Why grow the game? Here's why
Why grow the game?
It's a good question. Every time we suggest golf needs help, it comes up, usually with a fair amount of consternation. Enough already! Who cares?
A competitor of ours once told a "Future of Golf" panel: "We should make golf accessible, and if people want to play, they will." I thought: Sort of like the president of Mercedes saying, we have stores. We have nice cars. Come on in if you're interested.
Yes, some of the folks talking so passionately about "growth" are also talking about growth of their company's capital. Not everyone's pure of heart here.
But even those guys -- Wally Uihlein and Mark King and Cindy Davis and going back Ely Callaway and the Hansbergers and John Ashworth and Bob MacNally and thousands more -- they all loved this game. Still love it.
Which is why, at the very top of the pyramid, you saw guys who played golf at the highest level, for themselves, for money, but all the while weren't happy unless we came along.
Beginning, of course, with Arnie. Not just the swashbuckling '60s Arnie, but Arnie ever since. Why has Arnold spent three quarters of his life promoting the sport?
Maybe for the same reason men like Mike Keiser raise millions for the Evans Scholars program, the caddie scholarship with a $12 million annual tuition bill. Or why tens of thousands of people volunteer at events large and small or organize their course's junior club championship or march around watching 6-year-olds play their first three holes.
Why does Billy Payne give a damn if kids in Singapore play golf? Why did William Powell build a golf course with his own hands so African-Americans near Akron, Ohio, could play the game?
Why did the member we caddied for in high school give us old Macgregors so we could learn to play? And why did thousands of other "traditionalists" tolerate me, my brother and our crazy caddie buddies when we showed up at their golf courses on our days off and made a mess of things? Why did they take the time to show us the way?
Because they love a game that's worth loving.
And because they want others to know why it is so enriching, and feel the connection themselves. They want to return the favor -- many favors, really, thousands of favors -- that people did for them to give them golf.
If there is a mistake in our approach these days it's that we've strayed from the core. By core, I mean not only the 25-rounds-a-year hackers, but also the courses they fell in love with the game playing. The On-Ramps. Easy courses, a lot of them nine-holers, with a few bunkers and lots of low rough and a chance to break 100. Courses that cost $15, that you could walk, that gave you a hot dog if you played at the right time and set you thinking you could get pretty good at this. They're still out there, but they're dying off.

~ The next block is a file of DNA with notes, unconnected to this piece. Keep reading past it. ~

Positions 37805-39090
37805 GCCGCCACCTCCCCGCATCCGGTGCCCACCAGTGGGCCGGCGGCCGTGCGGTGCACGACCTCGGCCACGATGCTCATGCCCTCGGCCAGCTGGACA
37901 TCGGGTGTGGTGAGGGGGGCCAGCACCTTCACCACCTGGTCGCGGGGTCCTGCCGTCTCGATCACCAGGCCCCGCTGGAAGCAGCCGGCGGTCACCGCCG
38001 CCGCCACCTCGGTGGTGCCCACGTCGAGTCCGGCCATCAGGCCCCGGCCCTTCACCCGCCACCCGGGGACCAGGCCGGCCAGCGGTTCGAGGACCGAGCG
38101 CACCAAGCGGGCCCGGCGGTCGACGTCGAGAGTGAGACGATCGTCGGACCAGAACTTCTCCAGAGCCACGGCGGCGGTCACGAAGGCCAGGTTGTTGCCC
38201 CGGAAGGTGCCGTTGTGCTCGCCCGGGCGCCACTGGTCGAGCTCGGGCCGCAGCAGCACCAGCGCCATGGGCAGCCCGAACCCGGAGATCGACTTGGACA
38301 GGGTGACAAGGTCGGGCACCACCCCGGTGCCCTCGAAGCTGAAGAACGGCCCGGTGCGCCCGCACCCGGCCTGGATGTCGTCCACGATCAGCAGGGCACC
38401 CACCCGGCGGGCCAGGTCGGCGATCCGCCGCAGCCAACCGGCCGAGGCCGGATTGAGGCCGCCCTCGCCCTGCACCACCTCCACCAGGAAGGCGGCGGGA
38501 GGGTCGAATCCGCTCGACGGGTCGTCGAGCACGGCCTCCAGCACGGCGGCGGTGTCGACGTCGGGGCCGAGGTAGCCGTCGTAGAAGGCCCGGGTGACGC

Sirak: What the USGA should do to grow the game
We in the industry are out of touch with those places and players, sometimes with the sport itself. Try to set up a game at an industry conference and most folks don't have time. When they do, they're offered access, deals, equipment prices that ordinary golfers never see. After hearing a dozen golf writers rave about a great new Florida resort, I had to check it out. No special deal, off the rack rate. The bill for green fees and caddie came to $300. A friend of mine stayed for two days at the lodge and spent $2,000 over a weekend. Great place, but he thinks he might not go back. Who has that kind of money?
So maybe we've lost what it was that brought us to golf. Not rules seminars. Not checking off courses on the 100 Greatest. Not knowing the difference between a Fazio bunker and a Dye. Not a 150 slope. Not the $1,000 fitting system that tells us the ball-spin off our 3-hybrid. Not the bagpipes or the valets with knickers. None of that.
We came for the golf, a sport we grew to love and wanted to share.
And if this sport (game, industry) shrinks and becomes again a kind of private enclave, and we did nothing to stop that, then I think we'll feel sorry.
Not for us. For the kids we used to be.